The fluidity of the prose is breathtaking. It is meditative so when the long passages on reading appear, the mind is sufficiently lulled to appreciate every moment of that experience…a trance-like space that seasoned readers will recognise. Then it is explosively disrupted with the accounts of lynching, the stench of death, hatred and sheer ugliness of the revenge violence unleased everywhere. It is frightening, Sarah. It is ever more real for us in the subcontinent as these are many of the incidents occuring here too. The video clips showing lynching of innocent people has resulted in WhatsApp changing its global policy of forwards. So instead of being able to forward messages to 250 people at a time there is a restriction — now messages can be forwarded to only 5 people at a time. Anyway, I digress.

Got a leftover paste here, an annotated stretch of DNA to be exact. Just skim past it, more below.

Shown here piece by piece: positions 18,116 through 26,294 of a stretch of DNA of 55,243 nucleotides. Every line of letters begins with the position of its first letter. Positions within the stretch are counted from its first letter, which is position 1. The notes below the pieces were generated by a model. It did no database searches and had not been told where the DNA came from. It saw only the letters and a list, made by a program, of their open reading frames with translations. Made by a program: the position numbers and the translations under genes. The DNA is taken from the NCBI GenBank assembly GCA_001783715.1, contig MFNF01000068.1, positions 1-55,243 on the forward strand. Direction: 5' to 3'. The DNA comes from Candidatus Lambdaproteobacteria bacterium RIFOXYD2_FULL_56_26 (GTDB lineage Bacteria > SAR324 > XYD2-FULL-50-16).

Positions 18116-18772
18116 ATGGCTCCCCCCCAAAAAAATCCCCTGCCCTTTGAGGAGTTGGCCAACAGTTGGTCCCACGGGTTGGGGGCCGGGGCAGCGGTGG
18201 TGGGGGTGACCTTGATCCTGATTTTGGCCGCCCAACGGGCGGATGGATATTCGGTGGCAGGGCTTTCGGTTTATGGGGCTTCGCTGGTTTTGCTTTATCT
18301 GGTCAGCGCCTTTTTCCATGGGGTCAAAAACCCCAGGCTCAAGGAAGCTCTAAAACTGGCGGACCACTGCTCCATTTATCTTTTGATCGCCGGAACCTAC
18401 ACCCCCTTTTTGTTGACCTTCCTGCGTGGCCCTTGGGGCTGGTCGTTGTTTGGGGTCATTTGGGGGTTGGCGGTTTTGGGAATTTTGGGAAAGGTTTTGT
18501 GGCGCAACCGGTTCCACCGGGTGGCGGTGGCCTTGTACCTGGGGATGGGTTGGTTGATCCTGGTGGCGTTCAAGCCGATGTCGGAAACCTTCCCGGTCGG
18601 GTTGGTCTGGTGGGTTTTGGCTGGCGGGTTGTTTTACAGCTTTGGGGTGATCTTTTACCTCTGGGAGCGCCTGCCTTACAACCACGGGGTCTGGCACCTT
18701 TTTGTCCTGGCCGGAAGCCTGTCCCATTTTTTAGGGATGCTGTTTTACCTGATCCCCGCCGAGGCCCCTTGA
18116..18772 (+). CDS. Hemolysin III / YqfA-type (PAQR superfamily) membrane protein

The maturity of the boy-narrator to express himself so clearly in his interior monologues can only come with time. A layered narrative if there ever was one. It is as if the adult-boy is reflecting back on the past without in any way undermining what he saw as a 10/11-year-old boy. It is a tough balance to achieve.  But I often got the sense while reading Small Country how did Gael know when to stop layering the memories? My apologies for intermingling the fictional and the real experiences but there are some moments in the book that are too real to be ever imagined by a sane human being. The description of the mother coming upon the rotting bodies of her neices and nephews that her hand goes through the pieces while she attempts to gather their remains for a decent burial. Once the book is read the images of the genocide and the slaughter of the crocodile for a birthday feast merge into one. While I have a zillion questions for Gael on why this book? How did he come to write it? How did he choose the point of view? Why a boy-narrator? Does it make it any easier to cross boundaries within a disintegrating society and offer multiple perspectives that only a child can offer –more or less without judgement? Although this book has been launched as a debut novel the title refers to a song he wrote. When he is intentionally blurring the lines between the lived and the fictional landscape it becomes hard for the reader to separate the identities of the boy-narrator and the author. Why does he choose an opening to the novel with a bar scene, reflection and then a flashback to a conversation between father and son before plunging into a conversation? Why not begin the novel straightaway? Why the artifice? It is not as if it any way eases the shock and distress at seeing the violence erupt.